Kale- a type of cold resistant crop
Unexpected frost can destroy sensitive seedlings. An antifreeze gene from cold water fish has been introduced into plants such as tobacco and potato. With this antifreeze gene, these plants are able to tolerate cold temperatures that normally would kill those unmodified.
When a farmer grows a crop variety that is resistant to certain disease-causing pathogens, the invader is quickly recognised by the plant and specific defences are activated. These defences stop the pathogen in its tracks and no disease develops. If the crop variety is not resistant, but is susceptible to those pathogens, the invading pathogen manages to avoid recognition by the plant. The pathogen can then infect the plant, colonise it, and cause disease. The susceptible plant has all of the defences it needs to deal with invading pathogens, but because it fails to recognise the invader, the defences are not activated. However, it is possible to by-pass the recognition process and to directly activate the defences. This is known as induced resistance and it can be triggered in plants using compounds known as elicitors. These elicitors can work in two ways, they can activate defences directly, or they can activate defences only following pathogen attack. The latter is called priming and is potentially very useful, since it leads to the deployment of defences only when there is real danger.
There are many viruses, fungi and bacteria that cause plant diseases. Plant biologists are working to create plants with genetically-engineered resistance to these diseases.
Above shows herbicides being sprayed on herbicide tolerant crops
For some crops, it is not cost-effective to remove weeds by physical means such as tilling, so farmers will often spray large quantities of different herbicides (weed-killer) to destroy weeds, a time-consuming and expensive process, that requires care so that the herbicide doesn’t harm the crop plant or the environment. Crop plants genetically-engineered to be resistant to one very powerful herbicide could help prevent environmental damage by reducing the amount of herbicides needed. For example, Monsanto has created a strain of soybeans genetically modified to be not affected by their herbicide product Roundup. A farmer grows these soybeans which then only require one application of weed-killer instead of multiple applications, reducing production cost and limiting the dangers of agricultural waste run-off.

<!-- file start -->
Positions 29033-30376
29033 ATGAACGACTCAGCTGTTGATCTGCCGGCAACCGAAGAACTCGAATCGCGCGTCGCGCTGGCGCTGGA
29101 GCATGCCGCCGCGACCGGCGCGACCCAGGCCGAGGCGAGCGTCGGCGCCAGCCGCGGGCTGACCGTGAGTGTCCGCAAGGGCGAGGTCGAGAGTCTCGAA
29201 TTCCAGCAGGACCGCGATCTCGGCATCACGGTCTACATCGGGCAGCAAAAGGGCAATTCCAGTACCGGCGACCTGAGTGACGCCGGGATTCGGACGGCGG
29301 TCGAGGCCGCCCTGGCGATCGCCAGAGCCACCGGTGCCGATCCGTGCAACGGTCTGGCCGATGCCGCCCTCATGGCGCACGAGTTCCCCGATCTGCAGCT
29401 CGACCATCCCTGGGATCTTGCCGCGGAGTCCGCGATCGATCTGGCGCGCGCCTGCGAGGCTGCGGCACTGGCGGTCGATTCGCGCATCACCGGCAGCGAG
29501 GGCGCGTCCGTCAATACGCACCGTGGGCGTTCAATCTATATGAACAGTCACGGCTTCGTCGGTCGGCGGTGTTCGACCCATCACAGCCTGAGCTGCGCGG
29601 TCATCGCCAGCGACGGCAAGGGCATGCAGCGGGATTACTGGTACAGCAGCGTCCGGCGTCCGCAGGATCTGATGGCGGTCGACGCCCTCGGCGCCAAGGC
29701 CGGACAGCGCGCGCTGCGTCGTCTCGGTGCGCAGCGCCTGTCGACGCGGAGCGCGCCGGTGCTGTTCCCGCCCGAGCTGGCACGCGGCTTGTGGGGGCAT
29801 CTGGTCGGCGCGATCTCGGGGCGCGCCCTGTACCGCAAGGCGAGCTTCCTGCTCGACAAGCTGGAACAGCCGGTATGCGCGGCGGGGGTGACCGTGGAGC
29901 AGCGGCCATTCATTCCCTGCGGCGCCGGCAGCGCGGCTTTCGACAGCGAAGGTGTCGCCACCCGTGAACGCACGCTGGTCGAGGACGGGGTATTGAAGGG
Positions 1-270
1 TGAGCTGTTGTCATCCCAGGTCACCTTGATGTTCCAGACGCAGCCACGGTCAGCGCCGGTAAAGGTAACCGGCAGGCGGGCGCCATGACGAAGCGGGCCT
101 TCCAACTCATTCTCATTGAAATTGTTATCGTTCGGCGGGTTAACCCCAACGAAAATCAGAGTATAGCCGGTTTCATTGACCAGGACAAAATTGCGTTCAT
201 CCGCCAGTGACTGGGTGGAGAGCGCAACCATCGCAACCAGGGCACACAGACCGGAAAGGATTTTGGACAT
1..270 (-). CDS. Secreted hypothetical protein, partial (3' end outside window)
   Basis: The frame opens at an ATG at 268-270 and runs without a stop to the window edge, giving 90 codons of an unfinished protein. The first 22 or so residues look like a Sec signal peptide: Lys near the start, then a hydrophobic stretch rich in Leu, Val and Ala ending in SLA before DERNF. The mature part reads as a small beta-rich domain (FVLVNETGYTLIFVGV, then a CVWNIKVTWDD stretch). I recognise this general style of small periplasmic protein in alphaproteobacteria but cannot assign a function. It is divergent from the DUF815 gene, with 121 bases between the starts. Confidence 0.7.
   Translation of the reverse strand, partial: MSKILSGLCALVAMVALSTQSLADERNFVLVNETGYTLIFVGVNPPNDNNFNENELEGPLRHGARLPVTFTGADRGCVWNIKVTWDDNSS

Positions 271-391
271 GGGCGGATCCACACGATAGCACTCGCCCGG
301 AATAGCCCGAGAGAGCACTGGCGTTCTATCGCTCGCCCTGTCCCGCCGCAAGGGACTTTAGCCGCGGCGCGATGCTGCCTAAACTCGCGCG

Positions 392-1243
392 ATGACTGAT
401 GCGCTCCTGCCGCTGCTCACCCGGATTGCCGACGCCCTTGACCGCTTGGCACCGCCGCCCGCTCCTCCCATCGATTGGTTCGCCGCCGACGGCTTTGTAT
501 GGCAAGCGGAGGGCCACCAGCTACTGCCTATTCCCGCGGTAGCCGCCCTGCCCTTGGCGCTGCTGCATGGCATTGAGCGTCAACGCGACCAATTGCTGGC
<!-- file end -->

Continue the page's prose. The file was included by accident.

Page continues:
Corn- a type of pest resistant crop
Crop losses from the destruction of insect pests can be staggering, resulting in major financial losses for farmers and a lack of food in developing countries. Farmers usually use tons of chemical pesticides annually. Consumers do enjoy eating food that has been treated with pesticides because of potential health hazards, and run-off of agricultural wastes from the excessive use of pesticides and fertilizers can potentially poison the water supply and cause harm to the environment. Growing GM foods such as B.t. corn can help reduce the application of chemical pesticides and reduce the cost of bringing a crop to market.